Tuesday, July 15, 2008

Bring on the depths of Wikipedia!

As I mentioned earlier there was an ongoing discussion at enobytes about the Old World vs. New World debate. Craig camp is the moderator and his statement is here. This is an interesting question for me because it deals not just with the merits of individual wines but with questions of wine culture, tradition and, I think most importantly, the role of the consumer in contemporary wine marketing and the role of global markets and trade in the production and discussion of wine. Craig’s main point is that European (Old World) winemakers make wine that is inherently tied to the food of their region and that European wine drinkers consume wine almost exclusively with food. While I’m sure there are exceptions to this rule I think he’s pretty much spot on. In the U.S. he points to wine consumption being increasingly popular as a cocktail alternative to liquor or beer and that winemakers who wish to be successful in this market must make wines that are “enjoyable” by themselves; big, soft fruit flavors softened even more with oak and low in acidity and/or tannin. Again, I think this is basically correct. But it leaves a lot of questions for me and that’s what I’d like to focus on. So here’s a list of thoughts that I hope to address in future posts.

1. What is the historical role of wine as commodity? Before the emergence of global trade was wine still often produced to be sold (bartered) or was it simply meant for consumption by the producers and their family or village? And was there always a food/wine connection? What about wine producing regions in Europe that aren’t part of the Mediterranean culture; Germany, Russia, Hungary etc.?

2. When Europeans began to trade globally did wine immediately enter into this or was it exported only for consumption by the traders? (The Madeira story comes into play here). What is the role or legacy of British wine trade and culture in the U.S.?

3. What’s the real story in the exportation of vitas vinifera vines to the New World? What about the indigenous vines of America?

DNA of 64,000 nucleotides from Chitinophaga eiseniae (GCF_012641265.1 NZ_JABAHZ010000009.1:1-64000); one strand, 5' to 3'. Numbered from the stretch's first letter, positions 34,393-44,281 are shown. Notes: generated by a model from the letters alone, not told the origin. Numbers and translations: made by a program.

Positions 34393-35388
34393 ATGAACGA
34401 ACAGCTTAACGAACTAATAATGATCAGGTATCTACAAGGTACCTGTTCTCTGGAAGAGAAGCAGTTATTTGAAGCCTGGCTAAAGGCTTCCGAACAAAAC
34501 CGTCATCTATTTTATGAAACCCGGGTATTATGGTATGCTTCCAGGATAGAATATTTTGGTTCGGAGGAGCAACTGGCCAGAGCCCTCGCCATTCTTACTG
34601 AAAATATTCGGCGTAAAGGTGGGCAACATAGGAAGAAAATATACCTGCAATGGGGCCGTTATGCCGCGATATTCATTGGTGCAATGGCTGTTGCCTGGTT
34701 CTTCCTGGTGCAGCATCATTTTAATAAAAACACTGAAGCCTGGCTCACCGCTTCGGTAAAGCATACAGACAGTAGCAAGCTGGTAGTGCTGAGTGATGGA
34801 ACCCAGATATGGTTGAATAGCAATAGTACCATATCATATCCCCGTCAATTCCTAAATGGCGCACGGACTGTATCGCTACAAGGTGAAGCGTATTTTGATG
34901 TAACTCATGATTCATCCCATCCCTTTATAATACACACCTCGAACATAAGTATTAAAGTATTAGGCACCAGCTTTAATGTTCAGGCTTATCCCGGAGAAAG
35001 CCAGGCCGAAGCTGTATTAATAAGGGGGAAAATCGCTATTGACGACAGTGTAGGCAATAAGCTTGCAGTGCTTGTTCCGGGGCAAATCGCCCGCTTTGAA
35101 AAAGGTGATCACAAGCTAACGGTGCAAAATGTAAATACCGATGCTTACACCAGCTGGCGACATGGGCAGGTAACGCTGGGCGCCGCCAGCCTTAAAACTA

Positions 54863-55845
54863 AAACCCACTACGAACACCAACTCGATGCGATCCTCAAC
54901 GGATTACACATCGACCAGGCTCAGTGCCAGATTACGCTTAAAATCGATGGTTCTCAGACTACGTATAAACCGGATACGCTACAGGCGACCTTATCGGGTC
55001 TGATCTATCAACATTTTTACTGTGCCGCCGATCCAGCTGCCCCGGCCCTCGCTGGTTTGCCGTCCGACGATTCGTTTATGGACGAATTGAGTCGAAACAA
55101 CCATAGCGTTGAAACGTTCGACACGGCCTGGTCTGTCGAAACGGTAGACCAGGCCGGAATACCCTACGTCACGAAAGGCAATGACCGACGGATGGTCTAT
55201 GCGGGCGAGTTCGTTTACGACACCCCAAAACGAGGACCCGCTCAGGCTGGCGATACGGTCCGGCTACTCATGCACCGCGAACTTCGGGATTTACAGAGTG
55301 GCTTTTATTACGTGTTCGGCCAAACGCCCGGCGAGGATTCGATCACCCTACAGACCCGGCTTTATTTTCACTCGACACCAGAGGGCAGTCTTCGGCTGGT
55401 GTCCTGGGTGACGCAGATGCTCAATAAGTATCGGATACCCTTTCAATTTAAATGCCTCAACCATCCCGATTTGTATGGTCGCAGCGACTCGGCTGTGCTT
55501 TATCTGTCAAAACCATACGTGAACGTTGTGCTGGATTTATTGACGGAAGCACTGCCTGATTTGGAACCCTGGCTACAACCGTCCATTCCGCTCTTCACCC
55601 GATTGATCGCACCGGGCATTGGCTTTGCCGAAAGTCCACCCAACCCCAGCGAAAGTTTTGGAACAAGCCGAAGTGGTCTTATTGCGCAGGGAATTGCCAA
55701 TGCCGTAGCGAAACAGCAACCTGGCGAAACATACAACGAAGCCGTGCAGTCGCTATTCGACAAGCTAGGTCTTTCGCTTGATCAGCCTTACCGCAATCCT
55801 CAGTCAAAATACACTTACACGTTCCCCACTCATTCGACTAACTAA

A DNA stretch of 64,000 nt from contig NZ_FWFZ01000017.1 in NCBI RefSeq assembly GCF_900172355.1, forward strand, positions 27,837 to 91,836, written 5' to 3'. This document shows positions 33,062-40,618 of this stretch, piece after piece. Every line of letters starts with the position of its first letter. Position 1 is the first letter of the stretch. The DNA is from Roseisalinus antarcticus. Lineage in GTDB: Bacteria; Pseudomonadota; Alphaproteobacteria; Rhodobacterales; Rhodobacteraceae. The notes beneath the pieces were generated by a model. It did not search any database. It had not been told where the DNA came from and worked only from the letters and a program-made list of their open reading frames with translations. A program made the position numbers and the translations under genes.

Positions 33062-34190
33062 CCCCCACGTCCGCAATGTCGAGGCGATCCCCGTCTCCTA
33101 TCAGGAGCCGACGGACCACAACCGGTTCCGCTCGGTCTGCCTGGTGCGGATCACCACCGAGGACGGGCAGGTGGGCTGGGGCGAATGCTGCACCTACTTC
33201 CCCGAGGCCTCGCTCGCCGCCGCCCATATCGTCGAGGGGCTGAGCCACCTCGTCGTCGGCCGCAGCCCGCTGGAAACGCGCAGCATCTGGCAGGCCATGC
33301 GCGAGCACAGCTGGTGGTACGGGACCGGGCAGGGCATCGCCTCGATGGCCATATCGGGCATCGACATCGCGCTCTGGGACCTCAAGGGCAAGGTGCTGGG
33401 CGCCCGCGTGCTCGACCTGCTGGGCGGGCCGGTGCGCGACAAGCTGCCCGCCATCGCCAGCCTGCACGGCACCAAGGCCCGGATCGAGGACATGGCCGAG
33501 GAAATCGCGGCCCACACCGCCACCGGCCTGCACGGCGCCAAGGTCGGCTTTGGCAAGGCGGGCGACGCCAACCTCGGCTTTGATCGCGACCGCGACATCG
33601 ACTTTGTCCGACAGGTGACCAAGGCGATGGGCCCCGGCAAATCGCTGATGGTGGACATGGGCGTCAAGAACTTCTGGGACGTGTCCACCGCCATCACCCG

4. Craig mentions that 30 years ago or so wines in California were hard to distinguish from European ones. Is this true? Or was there already a natural occurrence of more fruit flavors and less structure and was this what led to events such as the Judgment of Paris and the rise of critics like Parker? This is a chicken vs. the egg question but still an interesting one.

5. This discussion often focuses on the U.S. consumer and their palate vs. the European one and how winemakers cater or don’t cater to this. But what about other wine producing regions? What are the wine cultures of Argentina, Chile, Australia, South Africa or even Canada like? We know that what these places export here falls almost exclusively into the cocktail wine category, but what about what is made and consumed in their own backyards?

6. When Hugh Johnson coined the Old World/New World phraseology was he identifying clearly noticeable differences in approach and style or was he simply engaging in a bit of British/European wine colonialism?

Clearly all of this will take some research so any help or suggestions or tips on good references will be greatly appreciated. I’m limited in time and money so I’ll be relying heavily on the old internet and the few encyclopedias and wine books I have lying around. But a trip to the library may be necessary at some point. Sorry if this seems tedious and uninteresting, I’ll try to use as much brevity as possible and break up posts with more entertaining ones on occasion. If you find these questions to be a bit juvenile because you already know the answers feel free to clue me in or just move on to another blog. But I’m interested in this and I think it’s a good summer project. If anyone knows someone or some school who wants to give me money to do this as a PHD dissertation please let me know.